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Tuesday, 24 November 1959

Mr DEPUTY SPEAKER -Order! The Chair is taking care of that.

Mr TURNBULL - At least I am not talking about glassware and other things that were referred to by the honorable member for Batman. As I was saying, no sales tax was payable if the trailer was fitted with a pair of shafts. Week after week and month after month I fought this provision in the sales tax legislation until it was suggested that the honorable member tor Wimmera - which was my electorate at that time - did not understand the position regarding sales tax. I said at the time, " You can buy a trailer, take off the shafts and throw them in the nearest dam, buy a drawbar for £2 10s. and fit it, and thereby save yourself £27 10s." But the Labour Government could not see the force of my argument. We continued to fight, and finally we got the position rectified and the tax abolished. When the honorable member for Batman reads some of my remarks in "Hansard", I suggest that he read all of them. When he has read some of the things I have said on the subject of sales tax he may have a clearer knowledge of what went on in this House before he was elected.

So far as the bill itself is concerned, the Minister has told the complete story in his second-reading speech. If I were to canvass that story it would simply amount to what is called tedious repetition. Labour supporters have said that the country people will buy most of these station wagons-

Mr Bird - Station vans.

Mr TURNBULL - Or station vans, and will convert them and carry their children and other people about. Only the other day, a Labour member referred to the Jaguars and other big cars that the men on the land have. The Labour Party would have us believe that the man on the land is so prosperous that he would not need to buy a station wagon at a lower rate of sales tax and convert it for passenger use. The Labour Party, of course, changes its attitude to the question whether the country is prosperous or not. The Deputy Leader of the Opposition this afternoon suggested that if the country is prosperous and the Government does not need the extra money it should not bother about rectifying this anomaly. The honorable member for Lalor, however, contends that the country is in a very bad state, and, indeed, the Deputy Leader of the Opposition suggests that we are on the brink of a depression. That is their attitude when it suits them. They cannot have it both ways.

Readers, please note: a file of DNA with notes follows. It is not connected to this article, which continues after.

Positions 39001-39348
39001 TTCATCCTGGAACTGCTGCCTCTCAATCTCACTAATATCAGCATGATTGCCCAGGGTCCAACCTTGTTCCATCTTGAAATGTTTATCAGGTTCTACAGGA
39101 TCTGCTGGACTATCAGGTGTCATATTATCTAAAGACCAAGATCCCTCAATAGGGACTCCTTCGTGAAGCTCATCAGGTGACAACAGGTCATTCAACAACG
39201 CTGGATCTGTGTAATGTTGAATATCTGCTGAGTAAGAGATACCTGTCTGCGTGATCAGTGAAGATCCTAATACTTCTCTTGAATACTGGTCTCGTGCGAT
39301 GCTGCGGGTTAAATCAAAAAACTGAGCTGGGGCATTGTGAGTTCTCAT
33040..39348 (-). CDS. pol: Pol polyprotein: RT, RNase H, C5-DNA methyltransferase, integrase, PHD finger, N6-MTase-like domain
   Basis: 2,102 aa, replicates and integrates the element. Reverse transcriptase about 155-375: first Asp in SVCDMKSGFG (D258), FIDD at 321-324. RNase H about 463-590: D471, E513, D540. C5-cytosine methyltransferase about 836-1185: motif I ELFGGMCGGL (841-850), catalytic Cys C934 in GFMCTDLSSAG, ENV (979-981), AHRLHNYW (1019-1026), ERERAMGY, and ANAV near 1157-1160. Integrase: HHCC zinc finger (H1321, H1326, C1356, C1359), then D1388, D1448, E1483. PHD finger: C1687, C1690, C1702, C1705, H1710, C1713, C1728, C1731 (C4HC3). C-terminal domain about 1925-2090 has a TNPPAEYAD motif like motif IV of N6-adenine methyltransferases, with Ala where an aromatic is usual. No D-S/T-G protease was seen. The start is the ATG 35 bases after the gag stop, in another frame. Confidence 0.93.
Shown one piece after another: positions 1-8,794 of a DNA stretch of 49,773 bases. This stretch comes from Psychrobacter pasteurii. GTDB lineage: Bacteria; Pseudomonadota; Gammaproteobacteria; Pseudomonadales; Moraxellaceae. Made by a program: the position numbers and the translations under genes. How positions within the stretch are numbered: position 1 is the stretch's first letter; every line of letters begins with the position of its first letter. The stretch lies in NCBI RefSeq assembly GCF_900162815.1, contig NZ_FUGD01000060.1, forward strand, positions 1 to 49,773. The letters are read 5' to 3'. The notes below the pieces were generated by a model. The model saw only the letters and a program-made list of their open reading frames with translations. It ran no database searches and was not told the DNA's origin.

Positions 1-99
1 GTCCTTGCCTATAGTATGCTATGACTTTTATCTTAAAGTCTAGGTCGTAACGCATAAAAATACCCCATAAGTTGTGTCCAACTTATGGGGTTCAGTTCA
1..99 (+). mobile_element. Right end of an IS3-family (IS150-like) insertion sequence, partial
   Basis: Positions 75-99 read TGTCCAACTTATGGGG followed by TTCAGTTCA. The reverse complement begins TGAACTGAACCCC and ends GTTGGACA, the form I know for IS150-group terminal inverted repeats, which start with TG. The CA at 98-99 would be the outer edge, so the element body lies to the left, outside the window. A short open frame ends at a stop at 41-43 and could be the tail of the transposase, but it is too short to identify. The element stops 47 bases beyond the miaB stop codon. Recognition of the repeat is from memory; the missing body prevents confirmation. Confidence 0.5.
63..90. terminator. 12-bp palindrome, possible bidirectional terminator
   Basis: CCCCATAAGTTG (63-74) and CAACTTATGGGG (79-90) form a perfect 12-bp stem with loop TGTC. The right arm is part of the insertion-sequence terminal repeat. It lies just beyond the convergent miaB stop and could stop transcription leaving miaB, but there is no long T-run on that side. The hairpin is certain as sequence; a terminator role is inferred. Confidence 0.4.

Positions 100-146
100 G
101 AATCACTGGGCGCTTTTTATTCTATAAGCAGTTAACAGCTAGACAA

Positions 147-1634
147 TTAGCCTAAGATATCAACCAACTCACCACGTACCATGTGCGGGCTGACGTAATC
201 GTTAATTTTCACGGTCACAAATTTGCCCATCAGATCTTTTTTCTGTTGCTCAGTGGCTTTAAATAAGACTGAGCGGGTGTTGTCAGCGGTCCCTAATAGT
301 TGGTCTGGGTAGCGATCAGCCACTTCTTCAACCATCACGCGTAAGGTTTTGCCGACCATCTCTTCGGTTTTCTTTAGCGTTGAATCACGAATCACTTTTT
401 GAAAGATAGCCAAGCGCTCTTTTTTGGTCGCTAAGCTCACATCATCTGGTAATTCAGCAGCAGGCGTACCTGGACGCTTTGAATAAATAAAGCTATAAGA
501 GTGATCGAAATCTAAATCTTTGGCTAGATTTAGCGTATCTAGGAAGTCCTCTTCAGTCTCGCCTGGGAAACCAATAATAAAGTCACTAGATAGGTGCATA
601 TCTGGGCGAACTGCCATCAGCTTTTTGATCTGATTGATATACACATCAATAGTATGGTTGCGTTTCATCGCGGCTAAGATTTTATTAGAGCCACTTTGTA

In any case, it does not matter, from the point of view of a consideration of this bill, whether the country is prosperous or not. If the Labour Party believes that sales tax is too high, let its supporters advocate a reduction. Let them fight for it. They might get more support than they think. But they will not get any support by opposing a bill the only purpose of which is to correct an anomaly. If the Government decides that 30 per cent., is the rate of sales tax that should be applied to these vehicles, then, whether the decision is right or wrong, that is the rate according to the law of the country, and the law must be upheld. The question is not whether the rate is too high or too low. The Labour Party is simply trying to follow the popular line of advocating lower taxes,, without concerning itself with upholding the law.

Let me make this statement, and the honorable member for Batman can read it in " Hansard " in the future: I support the bill. I believe the law of this land must be upheld. This does not mean that I am opposed to Labour members advocating lower sales, tax. The honorable member for Lalor is continually interjecting. If he would just keep quiet for a few minutes, he would look better and sound better. He would be given credit for possessing a bit more sense, and we would appreciate his presence in this House much more than we do at the moment.

This bill is merely a machinery measure designed to overcome an anomaly and to prevent a section of the motor trade taking an unfair advantage; The practice could spread to other dealers who are at present selling these vehicles- at the correct rate of tax. We are told that the loss of revenue at present amounts to £300,000 a year. If the change in the legislation is not made, the loss of revenue could, within the next few years* increase to £3,000,000 or £4,000,000 a year. The Government has made its financial arrangements for the current year; and it must rectify any anomalies' that it finds, which may reduce the amount of revenue that it can expect to receive, and which it must obtain to cope with its very heavy commitments, such as in the field of social services.

I support the bill: I believe it is in the best interests of the country, because I believe it is designed to uphold the law.

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